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‘Urinetown’ sends up Broadway musicals and skewers politicians, too

"Urinetown: The Musical,” which opens at the Prescott Center for the Arts July 14, is one of the new generation of plays to make it to Broadway, although, only in the musical theater world, would a show that premièred 17 years ago be considered new.

The show is a political satire, but it’s also what we now know as a “meta” play, which is to say, “Urinetown,” while being a stage musical, realizes it’s a stage musical and derives laughs from that.

This is how we get an opening number titled “Too Much Exposition,” for example.

Within that exposition, we learn that this is a world in drought — a long-term, 20-year drought, much like Arizona’s — and the situation is so dire that, by law, the only toilets around are pay toilets.

Violators who don’t use them are sent to the Urinetown penal colony.

This is, it would seem, the sole show about peeing that won multiple Tony awards.

The music was written by Mark Hollmann, lyrics were written by Hollmann and Greg Kotis, and the book was by Kotis.

The PCA version is part of its Summer Stock program, which showcases younger performers.

Director Scott Neese sees “Urinetown” as a direct descendant of shows like “How to Succeed in Business without Really Trying,” which satirized the corporate world.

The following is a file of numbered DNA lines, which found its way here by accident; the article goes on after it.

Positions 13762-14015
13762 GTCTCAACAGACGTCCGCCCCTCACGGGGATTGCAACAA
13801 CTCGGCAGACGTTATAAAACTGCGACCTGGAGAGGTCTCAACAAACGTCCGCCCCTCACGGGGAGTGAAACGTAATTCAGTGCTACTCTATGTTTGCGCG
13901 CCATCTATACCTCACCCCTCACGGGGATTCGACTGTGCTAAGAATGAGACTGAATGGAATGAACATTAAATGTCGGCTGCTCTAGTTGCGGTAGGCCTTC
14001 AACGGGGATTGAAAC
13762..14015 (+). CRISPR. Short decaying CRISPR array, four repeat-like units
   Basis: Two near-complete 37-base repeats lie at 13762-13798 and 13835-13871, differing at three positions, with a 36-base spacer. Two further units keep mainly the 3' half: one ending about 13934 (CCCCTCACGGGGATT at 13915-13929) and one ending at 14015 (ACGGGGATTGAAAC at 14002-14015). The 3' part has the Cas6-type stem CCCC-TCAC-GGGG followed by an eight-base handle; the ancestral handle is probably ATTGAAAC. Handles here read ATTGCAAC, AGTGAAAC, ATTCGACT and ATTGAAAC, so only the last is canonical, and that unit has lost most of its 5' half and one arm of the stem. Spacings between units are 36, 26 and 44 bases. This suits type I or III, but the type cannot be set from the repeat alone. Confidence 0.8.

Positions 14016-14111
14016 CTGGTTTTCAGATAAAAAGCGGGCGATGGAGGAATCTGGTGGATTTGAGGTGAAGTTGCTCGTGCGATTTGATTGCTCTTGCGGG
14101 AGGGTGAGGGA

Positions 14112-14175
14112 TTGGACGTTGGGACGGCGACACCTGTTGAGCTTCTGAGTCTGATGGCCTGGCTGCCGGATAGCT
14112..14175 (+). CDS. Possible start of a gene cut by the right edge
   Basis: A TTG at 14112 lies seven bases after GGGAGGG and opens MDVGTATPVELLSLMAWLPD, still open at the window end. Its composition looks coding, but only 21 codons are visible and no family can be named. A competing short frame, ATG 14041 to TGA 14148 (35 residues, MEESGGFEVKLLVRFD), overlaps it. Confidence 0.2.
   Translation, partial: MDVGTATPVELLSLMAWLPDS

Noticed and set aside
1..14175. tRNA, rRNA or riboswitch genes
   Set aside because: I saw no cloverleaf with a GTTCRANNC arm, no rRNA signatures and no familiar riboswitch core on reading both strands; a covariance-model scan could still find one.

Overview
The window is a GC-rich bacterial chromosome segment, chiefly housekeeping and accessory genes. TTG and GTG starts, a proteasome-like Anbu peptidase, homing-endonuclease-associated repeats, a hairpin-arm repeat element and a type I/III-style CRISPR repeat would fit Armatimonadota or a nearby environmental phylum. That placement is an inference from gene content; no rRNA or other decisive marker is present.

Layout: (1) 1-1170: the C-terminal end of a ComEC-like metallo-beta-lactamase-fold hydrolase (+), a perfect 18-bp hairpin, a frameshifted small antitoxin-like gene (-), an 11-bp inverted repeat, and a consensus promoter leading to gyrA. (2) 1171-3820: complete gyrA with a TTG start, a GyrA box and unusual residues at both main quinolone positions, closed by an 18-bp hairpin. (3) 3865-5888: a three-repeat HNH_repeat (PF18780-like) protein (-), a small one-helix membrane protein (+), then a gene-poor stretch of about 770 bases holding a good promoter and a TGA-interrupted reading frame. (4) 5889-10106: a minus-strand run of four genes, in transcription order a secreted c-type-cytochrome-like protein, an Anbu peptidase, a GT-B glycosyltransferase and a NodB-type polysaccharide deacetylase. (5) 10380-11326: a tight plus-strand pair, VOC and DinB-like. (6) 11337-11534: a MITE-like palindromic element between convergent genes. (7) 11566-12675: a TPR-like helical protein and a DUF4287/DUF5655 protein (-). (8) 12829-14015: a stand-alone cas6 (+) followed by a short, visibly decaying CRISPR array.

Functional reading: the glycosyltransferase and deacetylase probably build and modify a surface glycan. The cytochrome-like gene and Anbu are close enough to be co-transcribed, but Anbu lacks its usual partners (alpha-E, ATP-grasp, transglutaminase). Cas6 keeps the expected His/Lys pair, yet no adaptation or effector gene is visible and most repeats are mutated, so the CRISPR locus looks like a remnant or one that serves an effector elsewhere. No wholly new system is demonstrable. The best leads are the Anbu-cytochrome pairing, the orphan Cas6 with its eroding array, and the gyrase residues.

“It shines a light on some very relevant themes in the world today, such as how power and greed corrupts, how much of our safety we’re willing to give up for freedom, and so we’ve been able to talk about those really current issues,” he said.

And, while the show asks its audience to consider those weighty subjects, it does so within the framework of a comedy.

“When people come, they don’t walk away unaffected,” Neese said. “But it’s told with humor, which is a really great door into how that story gets told.”

The large cast, which ranges in age from 14 to 22, “fills the space” at PCA when everyone’s on stage, Neese said, and the program does not turn away performers through the audition process.

It’s an all-age show, he added.

“It has some really valid contemporary themes, and it’s very funny. I think there’s enough humor and enough story that all ages are going to appreciate it.”

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